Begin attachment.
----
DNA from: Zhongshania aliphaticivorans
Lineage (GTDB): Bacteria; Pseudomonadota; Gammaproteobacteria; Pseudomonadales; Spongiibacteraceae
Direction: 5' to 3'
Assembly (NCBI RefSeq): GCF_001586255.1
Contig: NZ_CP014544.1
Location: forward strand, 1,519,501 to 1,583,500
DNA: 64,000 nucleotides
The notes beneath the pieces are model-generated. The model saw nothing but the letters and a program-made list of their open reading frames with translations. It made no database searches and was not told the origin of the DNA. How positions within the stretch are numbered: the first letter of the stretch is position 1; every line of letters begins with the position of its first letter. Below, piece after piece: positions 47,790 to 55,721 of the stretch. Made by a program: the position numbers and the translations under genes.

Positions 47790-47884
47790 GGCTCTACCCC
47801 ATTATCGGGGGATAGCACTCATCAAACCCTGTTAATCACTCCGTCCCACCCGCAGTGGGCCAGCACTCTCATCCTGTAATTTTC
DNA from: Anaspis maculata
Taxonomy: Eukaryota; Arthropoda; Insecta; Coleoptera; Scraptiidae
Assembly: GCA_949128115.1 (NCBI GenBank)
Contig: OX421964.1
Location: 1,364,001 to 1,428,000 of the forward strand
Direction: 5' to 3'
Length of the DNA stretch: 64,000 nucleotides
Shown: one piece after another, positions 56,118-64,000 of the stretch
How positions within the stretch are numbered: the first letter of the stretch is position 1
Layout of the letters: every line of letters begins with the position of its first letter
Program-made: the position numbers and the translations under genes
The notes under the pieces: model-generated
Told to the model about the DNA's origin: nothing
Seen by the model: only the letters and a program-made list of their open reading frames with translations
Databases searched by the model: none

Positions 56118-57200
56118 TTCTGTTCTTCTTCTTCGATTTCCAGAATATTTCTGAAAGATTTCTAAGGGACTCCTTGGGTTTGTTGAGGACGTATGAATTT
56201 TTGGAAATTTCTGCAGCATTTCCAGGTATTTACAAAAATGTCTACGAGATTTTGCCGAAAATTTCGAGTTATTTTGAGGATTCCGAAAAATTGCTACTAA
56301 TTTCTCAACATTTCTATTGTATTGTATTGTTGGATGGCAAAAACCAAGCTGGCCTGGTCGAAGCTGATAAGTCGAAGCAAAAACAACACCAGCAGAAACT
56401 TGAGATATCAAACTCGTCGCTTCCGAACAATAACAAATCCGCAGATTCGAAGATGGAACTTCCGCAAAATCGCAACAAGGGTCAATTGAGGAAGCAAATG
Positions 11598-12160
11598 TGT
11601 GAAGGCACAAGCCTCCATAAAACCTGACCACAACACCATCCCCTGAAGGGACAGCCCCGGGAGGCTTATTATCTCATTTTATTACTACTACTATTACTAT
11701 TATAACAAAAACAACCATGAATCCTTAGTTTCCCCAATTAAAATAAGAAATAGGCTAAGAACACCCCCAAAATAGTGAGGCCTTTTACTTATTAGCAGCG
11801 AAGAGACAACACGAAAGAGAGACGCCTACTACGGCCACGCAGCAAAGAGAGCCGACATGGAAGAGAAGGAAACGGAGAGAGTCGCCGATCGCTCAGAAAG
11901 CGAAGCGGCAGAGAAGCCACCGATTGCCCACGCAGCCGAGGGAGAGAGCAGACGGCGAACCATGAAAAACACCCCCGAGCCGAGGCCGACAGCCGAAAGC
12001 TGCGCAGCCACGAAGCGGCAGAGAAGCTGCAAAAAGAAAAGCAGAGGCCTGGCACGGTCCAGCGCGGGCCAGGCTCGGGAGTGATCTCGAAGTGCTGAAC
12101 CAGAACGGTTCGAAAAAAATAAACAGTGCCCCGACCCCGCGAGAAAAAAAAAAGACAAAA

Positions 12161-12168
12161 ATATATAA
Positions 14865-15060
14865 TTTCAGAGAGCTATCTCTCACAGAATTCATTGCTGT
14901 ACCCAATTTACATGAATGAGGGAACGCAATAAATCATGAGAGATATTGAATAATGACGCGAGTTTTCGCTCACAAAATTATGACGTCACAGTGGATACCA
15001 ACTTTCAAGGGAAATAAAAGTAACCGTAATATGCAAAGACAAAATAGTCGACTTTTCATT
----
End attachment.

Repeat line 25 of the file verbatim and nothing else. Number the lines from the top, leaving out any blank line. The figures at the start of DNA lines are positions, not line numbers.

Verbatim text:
Seen by the model: only the letters and a program-made list of their open reading frames with translations